“So why,” I asked, “did you choose that particular picture for your desktop background?”
“He’s my idol," she answered casually. "I’ve always wanted to be just like him.”
“Oh.” With the particular achievement of discovering the theory of relativity and harnessing its power into an efficient way of killing about a hundred and forty thousand Japanese people being already taken, she probably wanted to be just like Albert Einstein in some other way.
Still, it hadn't been the question I'd asked, had it. "Albert Einstein is my idol" would be a perfectly fine answer to any number of questions, like, "Who is your idol?" or even "Why do you have a photograph of Albert Einstein on your desktop?" Of course, I would have been unlikely to have asked the former question to a stranger in a café—even a shimmering, brightly-colored stranger who had distracted my attention from my own work. And, of course, I could have known the answer to the latter without having asked. Why that particular photograph of Einstein—why the black-and-white one, why the unkemp one, the unruly one; why the one looking ahead with sad and brilliant and distracting eyes—that was the interesting question, the question that you want to know about someone, the question that is freshly revealing, perhaps, of something in the universe that you had never understood before.
“You want to be a professor of Physics at Princeton?”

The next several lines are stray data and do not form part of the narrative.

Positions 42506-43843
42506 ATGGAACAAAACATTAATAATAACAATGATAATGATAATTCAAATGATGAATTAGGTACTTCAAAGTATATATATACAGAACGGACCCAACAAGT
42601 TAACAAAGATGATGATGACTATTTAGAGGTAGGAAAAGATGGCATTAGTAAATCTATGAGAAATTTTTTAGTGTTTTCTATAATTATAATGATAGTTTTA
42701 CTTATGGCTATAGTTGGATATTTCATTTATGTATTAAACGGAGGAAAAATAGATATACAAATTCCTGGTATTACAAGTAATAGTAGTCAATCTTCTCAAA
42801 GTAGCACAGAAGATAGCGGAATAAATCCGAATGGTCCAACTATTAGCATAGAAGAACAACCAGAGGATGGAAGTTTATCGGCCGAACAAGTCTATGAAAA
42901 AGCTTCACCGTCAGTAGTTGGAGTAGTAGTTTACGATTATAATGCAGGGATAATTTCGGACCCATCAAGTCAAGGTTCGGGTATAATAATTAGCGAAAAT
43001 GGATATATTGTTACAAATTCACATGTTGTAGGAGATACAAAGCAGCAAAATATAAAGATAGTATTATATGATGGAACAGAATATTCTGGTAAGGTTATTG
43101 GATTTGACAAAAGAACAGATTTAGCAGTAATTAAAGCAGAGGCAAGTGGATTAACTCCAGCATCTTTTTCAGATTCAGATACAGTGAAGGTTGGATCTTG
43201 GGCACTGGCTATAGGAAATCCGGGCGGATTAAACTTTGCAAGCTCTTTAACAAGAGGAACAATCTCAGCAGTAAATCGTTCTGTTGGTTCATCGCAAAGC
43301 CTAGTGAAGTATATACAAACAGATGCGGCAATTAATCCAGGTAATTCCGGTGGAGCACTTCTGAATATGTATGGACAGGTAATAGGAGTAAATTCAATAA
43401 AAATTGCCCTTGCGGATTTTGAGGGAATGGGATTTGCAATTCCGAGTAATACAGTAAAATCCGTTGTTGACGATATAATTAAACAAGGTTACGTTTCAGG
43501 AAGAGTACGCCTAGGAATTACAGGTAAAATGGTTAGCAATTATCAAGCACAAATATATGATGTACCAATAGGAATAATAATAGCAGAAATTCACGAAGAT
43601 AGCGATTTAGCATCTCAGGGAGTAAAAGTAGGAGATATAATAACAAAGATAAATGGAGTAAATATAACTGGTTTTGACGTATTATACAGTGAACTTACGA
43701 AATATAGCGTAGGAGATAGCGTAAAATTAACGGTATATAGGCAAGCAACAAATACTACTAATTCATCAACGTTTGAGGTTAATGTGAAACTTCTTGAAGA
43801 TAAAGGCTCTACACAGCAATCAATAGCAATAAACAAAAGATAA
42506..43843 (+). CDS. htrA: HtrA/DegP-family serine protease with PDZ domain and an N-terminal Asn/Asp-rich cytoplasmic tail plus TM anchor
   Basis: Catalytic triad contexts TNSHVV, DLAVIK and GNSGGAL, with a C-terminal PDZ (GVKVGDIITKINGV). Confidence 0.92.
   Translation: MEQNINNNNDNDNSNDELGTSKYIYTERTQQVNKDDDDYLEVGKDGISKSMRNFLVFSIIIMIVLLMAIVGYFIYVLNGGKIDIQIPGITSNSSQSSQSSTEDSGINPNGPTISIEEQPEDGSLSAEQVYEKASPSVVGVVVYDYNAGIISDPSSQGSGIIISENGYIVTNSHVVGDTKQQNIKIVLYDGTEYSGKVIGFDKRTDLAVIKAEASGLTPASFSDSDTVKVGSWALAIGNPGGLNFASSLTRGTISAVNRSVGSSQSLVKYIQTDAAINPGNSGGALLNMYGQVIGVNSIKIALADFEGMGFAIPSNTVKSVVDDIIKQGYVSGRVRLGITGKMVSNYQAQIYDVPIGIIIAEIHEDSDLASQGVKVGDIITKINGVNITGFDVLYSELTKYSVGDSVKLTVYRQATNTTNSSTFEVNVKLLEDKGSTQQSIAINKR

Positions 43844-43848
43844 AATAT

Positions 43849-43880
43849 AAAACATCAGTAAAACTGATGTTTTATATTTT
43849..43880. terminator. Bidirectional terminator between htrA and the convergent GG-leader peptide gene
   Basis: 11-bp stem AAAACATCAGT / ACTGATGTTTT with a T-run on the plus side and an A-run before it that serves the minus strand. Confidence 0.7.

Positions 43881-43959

“No,” she clarified earnestly, “I just wish I could be half as smart as he was.”
The Straight Talk Express is coming to town, and though it is dark, Einstein’s black-and-white tongue sticks out brightly beneath his unruly mane, over the steady, well-ordered stream of SUVs curling past it, illuminated by powerful LEDs and floodlights that burn other-worldly light into the brightly glowing evening sky. One day, the coastal hamlet of Havre de Grace—home not to a cleverly-disguised museum but to an inspiring historical collection of handmade wooden waterfowling decoys—will grow to include our glowing Einstein billboard from the 405, the flight itineraries of Ronald Reagan and John McCain, the collected seasons of American Idol, the textbooks and examinations and sun dresses and other decoys and distractions that have kept generations from seeing the signs that, without the least acknowledgement of irony, announce the chicanery and disappointment and hopelessness and despair that lie ahead.